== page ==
Electrodermal Activity Monitoring During Painful Stimulation in Sedated Adult Intensive Care Unit Patients
Theodoros Aslanidis, Vasilios Grosomanidis, Konstantinos Karakoulas, Athanasios Chatzisotiriou
announced: 14. 09. 2018
Introduction-Aim: Newer methods, such as infrared digital pupillometry and electrodermal activity (EDA) measurement have been suggested as good alternatives for analgesia monitoring in critically ill patients. This study analyzed EDA changes due to pain stimulus in sedated adult critical care patients Methods: Skin conductance variability, selected hemodynamic and respiratory parameters, Bispectral index (BIS) and ambient noise level, were monitored during 4 hour routine daytime in an adult ICU. 4h-Measurements were divided into 2 groups, based upon the sedation level of the patients: Group A – Ramsay Sedation Score 2–4 and Group B – Ramsay Sedation Score of 5–6. Selected recordings before and after pain stimulus were performed. The stimulus chosen was the pressure applied to nail bed for 10 sec, which was performed routinely during neurological examination. Patients’ demographics, laboratory exams and severity scores were recorded. Pain status evaluation before every event was also performed by 2 independent observers via Critical Care Pain Observation Tool (CPOT) and Adult Non Verbal Pain Score (ANVPS) Results: In both groups the rate of EDA changes was greater than other monitoring parameters: more in Group A than in Group B. Yet, the difference between groups was not statistically significant. Conclusion: EDA measurements are greater to pain stimuli, than cardiovascular, respiratory or even BIS monitoring. These encouraging results suggest that, further studies are needed to better define EDA role in ICU.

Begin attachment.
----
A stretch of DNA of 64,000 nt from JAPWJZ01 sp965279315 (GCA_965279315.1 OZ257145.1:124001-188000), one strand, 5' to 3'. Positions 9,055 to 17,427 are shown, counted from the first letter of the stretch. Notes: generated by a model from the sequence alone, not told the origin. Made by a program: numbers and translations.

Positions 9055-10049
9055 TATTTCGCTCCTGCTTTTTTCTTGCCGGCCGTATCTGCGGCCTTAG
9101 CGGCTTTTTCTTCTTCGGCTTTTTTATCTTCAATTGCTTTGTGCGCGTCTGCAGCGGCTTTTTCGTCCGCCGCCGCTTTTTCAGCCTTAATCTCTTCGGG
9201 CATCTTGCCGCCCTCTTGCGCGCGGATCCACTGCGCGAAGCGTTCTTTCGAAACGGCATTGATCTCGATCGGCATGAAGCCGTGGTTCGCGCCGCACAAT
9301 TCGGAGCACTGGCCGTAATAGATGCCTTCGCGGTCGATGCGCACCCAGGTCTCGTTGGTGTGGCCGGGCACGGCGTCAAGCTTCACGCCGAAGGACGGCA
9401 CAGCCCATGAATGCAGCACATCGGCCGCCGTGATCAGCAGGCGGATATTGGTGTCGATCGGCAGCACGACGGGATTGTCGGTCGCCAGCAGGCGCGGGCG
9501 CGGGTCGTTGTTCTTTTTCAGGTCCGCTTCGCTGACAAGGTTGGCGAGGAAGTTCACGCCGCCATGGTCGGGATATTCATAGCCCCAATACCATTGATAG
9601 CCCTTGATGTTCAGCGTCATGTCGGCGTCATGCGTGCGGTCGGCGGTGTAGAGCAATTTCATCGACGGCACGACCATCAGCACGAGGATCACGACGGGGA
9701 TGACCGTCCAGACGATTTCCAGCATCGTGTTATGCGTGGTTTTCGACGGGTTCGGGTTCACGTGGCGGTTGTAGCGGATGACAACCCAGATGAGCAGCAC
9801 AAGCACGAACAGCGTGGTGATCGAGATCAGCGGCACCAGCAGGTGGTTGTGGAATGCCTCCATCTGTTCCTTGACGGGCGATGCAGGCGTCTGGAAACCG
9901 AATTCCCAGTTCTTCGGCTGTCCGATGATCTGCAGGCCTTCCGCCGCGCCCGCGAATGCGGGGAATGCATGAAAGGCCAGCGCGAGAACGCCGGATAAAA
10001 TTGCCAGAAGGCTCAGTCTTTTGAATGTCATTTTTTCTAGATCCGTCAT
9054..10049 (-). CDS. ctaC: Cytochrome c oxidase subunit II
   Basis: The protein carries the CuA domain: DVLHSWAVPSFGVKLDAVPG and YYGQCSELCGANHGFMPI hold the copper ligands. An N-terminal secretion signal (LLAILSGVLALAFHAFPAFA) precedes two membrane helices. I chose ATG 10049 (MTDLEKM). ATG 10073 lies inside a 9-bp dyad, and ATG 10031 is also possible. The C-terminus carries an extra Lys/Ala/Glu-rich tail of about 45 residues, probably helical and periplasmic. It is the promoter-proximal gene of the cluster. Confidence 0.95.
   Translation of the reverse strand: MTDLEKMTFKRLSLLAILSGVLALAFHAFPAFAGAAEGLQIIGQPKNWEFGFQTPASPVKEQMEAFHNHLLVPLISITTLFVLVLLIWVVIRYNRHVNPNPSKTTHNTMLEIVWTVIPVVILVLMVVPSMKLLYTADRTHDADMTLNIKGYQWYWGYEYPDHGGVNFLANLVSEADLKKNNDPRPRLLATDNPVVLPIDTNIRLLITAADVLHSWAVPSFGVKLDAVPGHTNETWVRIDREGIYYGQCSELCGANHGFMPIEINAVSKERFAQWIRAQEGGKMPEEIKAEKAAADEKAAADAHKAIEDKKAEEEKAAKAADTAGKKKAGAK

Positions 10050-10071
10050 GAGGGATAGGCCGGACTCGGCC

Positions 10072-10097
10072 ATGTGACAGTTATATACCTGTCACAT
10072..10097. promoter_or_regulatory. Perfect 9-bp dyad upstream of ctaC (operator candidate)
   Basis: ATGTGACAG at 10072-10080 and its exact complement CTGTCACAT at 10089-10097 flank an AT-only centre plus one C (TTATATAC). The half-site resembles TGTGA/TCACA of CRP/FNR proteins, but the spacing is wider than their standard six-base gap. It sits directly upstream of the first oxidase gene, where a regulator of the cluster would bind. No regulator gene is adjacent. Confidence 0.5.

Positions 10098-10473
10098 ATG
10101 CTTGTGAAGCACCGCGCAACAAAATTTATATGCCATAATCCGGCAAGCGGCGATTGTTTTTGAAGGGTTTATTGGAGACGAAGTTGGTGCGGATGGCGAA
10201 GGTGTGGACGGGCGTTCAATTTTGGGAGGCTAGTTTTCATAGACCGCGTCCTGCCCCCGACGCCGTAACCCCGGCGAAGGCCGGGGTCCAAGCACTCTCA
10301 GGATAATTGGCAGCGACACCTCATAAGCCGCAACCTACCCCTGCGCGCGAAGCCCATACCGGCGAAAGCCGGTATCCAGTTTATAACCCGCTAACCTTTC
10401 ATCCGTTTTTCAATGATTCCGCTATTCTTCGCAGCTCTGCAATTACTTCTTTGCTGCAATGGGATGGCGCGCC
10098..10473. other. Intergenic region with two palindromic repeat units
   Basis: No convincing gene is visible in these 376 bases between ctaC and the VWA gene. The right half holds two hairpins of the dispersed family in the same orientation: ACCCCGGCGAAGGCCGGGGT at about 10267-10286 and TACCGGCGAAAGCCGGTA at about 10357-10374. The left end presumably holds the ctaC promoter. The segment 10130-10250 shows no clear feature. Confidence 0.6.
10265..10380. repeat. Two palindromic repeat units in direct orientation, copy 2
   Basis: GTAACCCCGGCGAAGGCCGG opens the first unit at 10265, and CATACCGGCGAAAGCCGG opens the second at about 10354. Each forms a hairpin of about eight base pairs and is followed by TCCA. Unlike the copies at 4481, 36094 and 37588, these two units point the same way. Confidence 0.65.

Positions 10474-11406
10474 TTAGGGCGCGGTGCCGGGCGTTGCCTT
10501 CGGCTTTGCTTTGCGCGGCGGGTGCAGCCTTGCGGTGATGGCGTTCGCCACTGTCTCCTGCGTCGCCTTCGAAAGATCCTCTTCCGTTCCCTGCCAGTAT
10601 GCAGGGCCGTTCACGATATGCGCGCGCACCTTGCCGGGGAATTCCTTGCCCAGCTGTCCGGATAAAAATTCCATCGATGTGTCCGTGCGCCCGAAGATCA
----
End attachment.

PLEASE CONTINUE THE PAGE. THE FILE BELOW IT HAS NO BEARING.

keywords: electrodermal activity; pain; intensive care
Electrodermal Activity Monitoring During Painful Stimulation in Sedated Adult Intensive Care Unit Patients is licensed under a Creative Commons Attribution 4.0 International License.